Linked by Thom Holwerda on Fri 22nd Sep 2006 11:18 UTC
Windows The Windows Client team explains the reasoning behind an important change in Vista's user interface. "One of the first things people notice when they start using Vista is the absence of menu bars. Explorer, photo gallery, media player, and IE all don't show menus by default and just use the so-called 'command module'. What is up with that? Do we hate menu bars? And more importantly - what is the guidance that third-party developers are supposed to follow? Let me break it down for you." And on a slightly related note: Mary Jo Foley has left MicrosoftWatch to start working at ZDNet.
Permalink for comment 164810
To read all comments associated with this story, please click here.
Consistency first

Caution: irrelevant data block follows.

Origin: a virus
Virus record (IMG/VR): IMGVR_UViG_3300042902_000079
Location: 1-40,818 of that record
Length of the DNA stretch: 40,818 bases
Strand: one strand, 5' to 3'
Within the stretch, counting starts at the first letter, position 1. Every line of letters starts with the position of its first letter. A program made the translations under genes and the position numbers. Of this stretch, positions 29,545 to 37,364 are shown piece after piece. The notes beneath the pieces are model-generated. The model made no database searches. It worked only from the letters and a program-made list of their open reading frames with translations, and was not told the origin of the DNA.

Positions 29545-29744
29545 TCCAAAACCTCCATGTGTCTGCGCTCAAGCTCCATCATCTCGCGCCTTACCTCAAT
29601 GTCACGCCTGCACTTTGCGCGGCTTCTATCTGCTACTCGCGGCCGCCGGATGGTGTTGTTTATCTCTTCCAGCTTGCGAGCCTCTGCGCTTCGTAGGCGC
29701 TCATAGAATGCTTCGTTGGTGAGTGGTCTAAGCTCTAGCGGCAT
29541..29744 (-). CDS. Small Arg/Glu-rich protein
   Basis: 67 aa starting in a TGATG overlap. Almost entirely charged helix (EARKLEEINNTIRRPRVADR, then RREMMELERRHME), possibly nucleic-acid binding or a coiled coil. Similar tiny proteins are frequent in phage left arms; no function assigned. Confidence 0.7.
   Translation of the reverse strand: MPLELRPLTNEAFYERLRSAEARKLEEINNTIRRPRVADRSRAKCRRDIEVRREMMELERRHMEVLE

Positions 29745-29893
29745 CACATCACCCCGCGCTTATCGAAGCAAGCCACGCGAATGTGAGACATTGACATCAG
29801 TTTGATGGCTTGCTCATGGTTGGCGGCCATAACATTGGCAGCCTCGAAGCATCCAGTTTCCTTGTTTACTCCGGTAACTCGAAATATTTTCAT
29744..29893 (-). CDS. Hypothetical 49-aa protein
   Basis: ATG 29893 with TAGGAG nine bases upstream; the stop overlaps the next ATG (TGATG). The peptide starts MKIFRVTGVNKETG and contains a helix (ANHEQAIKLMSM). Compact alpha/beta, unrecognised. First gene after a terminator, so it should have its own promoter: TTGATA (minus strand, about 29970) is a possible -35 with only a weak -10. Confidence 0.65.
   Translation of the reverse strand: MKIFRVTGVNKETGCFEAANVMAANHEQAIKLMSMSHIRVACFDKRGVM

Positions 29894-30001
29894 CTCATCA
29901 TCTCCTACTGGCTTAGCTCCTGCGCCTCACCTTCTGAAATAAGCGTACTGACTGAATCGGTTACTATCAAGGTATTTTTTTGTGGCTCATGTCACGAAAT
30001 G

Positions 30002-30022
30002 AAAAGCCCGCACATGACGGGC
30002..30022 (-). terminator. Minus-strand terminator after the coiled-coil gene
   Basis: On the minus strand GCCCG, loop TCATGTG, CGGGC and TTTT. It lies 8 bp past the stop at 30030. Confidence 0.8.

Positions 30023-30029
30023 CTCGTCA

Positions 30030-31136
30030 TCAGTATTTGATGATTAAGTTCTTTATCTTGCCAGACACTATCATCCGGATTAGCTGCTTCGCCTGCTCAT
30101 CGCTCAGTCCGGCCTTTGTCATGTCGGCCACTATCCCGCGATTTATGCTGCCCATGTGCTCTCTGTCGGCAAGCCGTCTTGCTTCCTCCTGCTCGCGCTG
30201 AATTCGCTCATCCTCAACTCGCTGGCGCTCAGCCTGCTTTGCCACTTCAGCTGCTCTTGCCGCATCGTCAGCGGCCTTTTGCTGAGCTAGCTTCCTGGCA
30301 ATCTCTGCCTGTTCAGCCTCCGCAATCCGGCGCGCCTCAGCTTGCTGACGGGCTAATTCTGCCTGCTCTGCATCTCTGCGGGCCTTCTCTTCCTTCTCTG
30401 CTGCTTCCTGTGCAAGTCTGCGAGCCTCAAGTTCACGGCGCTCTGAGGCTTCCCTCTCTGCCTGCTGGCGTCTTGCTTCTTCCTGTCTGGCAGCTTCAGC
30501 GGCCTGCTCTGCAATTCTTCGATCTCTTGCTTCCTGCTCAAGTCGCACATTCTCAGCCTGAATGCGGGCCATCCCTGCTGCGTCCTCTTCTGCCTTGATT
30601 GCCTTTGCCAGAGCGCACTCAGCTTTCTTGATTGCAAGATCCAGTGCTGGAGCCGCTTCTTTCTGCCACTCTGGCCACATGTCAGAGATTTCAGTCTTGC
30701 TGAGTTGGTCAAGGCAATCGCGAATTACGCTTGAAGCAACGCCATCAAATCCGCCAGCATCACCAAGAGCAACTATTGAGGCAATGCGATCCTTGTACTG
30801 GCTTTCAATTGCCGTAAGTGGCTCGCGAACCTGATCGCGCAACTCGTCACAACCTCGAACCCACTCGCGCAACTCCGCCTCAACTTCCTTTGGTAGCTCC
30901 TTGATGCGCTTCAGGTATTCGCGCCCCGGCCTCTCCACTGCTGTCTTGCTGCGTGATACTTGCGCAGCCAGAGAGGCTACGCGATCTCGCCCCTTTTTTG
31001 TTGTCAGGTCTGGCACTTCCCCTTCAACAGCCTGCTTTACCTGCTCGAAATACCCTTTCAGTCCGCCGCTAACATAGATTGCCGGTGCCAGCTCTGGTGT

by Bounty on Fri 22nd Sep 2006 17:03 UTC
Member since:

The default look of the applications should be built for consistency. If you are a uber-leet engineer type who knows all the shortcuts, or an IT manager who wants to implement a policy to only allow certain gui features fine. Go to File, Edit or Tools then click "Options" or "Preferences" then change ths skin. I shouldn't even have to spell out all those iterations, but so far everyone isn't consistent already.

Pretty soon I'll have to tell everyone to click the "icon that looks kinda like a cross between a bear and a fish" then spiral out to the little greater than icons to show the menus that you don't use very often, then find "L" shaped icon, don't click on it... you need to press ctrl+the key on your keyboard that looks like celtic art, then click it.... Unless you've changed your skin from default..... then we'll need to ..................................................................SCRE AM!

Reply Score: 1